Breastfeeding: A Mother's View Content from the guide to life, the universe and everything

Breastfeeding: A Mother's View

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One of the basic needs of a baby is, of course, food. As everyone knows, a newborn does not have much use for roast chicken and potato salad and will need a steady supply of milk. For some people it seems to be almost a religious matter, others find it difficult and inconvenient.

Any doctor will tell you that breastfeeding is the most healthy option for a baby. The World Health Organisation recommends exclusively breastfeeding a baby for the first six months of its life, as this is most beneficial for their health. They even recommend continuing to breastfeed until the child is two years old or more.

Until the baby eats a considerable amount of food/puree it is not necessary to give any additional drinks. Health authorities in different countries may advise to give babies different vitamins.

The First Milk

Even during pregnancy women notice their body prepares for feeding the baby. The breasts grow noticeably – but the size of a breast says nothing about the ability of a mother to nurse. They can even already leak a fluid which isn't quite milk yet – colostrum. It is slightly yellowish and of a different composition than 'real' milk. The colostrum is rich in proteins, helps to build the baby's immune system, contains antibodies and helps the newborn's digestive system. It is generally seen as important that the baby gets to drink this fluid during the first few hours after birth because later the milk gradually changes its composition.

For the first days after birth, the mother only produces a very small amount of milk, which is usually enough to feed the newborn. Breastfeeding during this time also helps the mother's body. The production of the hormone oxytocin while breastfeeding helps the uterus shrink back to its normal size. This can be felt as afterpains, which get stronger while nursing.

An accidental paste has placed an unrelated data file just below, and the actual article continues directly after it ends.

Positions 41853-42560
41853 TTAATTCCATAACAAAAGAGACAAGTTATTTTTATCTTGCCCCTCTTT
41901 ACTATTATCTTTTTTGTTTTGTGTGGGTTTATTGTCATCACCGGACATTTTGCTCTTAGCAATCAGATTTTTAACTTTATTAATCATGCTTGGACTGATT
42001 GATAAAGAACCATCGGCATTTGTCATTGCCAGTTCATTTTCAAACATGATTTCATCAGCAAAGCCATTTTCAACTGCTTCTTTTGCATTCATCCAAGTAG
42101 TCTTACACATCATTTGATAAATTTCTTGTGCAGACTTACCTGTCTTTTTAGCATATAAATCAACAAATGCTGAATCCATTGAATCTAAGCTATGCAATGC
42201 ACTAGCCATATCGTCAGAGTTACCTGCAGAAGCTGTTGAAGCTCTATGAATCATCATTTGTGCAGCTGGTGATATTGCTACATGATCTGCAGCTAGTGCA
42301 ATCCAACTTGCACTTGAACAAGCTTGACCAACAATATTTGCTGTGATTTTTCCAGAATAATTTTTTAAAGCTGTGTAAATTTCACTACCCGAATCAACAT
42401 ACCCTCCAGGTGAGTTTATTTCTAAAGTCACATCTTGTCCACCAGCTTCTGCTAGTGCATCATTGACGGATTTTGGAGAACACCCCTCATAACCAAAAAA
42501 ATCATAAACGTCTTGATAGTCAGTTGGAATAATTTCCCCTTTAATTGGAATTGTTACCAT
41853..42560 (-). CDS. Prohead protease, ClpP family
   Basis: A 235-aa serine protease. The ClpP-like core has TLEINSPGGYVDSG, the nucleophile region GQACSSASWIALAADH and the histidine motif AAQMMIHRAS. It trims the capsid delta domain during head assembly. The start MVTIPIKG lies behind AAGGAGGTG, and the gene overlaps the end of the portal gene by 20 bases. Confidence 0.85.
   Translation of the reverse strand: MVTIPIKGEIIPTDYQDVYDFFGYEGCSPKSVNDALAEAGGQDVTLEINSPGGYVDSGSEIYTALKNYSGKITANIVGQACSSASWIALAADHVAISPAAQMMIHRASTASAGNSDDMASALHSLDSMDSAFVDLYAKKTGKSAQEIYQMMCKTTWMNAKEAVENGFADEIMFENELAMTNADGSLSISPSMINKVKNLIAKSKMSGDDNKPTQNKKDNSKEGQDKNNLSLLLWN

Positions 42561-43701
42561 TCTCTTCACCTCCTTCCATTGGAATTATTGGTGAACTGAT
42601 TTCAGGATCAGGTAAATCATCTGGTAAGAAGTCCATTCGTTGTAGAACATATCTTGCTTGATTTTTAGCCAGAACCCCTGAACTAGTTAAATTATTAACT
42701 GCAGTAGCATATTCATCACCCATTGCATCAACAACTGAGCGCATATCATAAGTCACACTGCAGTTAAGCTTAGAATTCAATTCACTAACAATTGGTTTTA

At the start when the breasts are not yet used to the nursing baby, breastfeeding often hurts and is uncomfortable. It may feel like the baby bites into the breast with 100 tiny shark teeth – even if the majority of babies have no teeth at birth1. This pain or discomfort, however, usually soon changes to become a pleasant experience with the baby.


On day three or four after the birth the mother produces mature milk for the first time. Unfortunately for her this comes with swollen, hurting breasts and a surge of hormones, which often lead to her feeling quite depressed for a few hours. It is advisable to keep ice packs ready for this day and let the baby drink often to take away the pressure that builds up.

From this time on the amount of milk which is produced will adapt to the baby's need, so the more a mother breastfeeds, the more milk will be there. This is also true for the individual breasts. Just because there is much milk in the left breast does not mean this is true for the right, and vice-versa. The baby has to feed from both sides to reduce the pressure being felt from a 'full' breast and to stimulate them. Usually, a baby will want to be fed at regular intervals. Generally the baby should feed whenever it wants to and will soon develop its personal feeding schedule. A healthy baby should not be 'forced' to feed just because the clock says a certain amount of time has passed.

It is not uncommon that babies feed more or more often at a certain time of the day and then take a longer break to sleep. This can, for instance, happen in the evening and give the mother (and baby) a longer time to sleep peacefully during the night.

If the baby does not feed for too long, this can bring discomfort to the mother as the breast gets swollen and sore, and may also start to leak quite a bit of milk. Also, if the baby suckles from one side, the other side often starts leaking at the same time. It is generally advisable to wear nursing pads in the bra, which soak up any leaking milk. It is also advisable to wear dark and patterned clothing. Sometimes sore nipples are also an issue, for which there are special creams, which do not have to be washed off before the baby feeds again.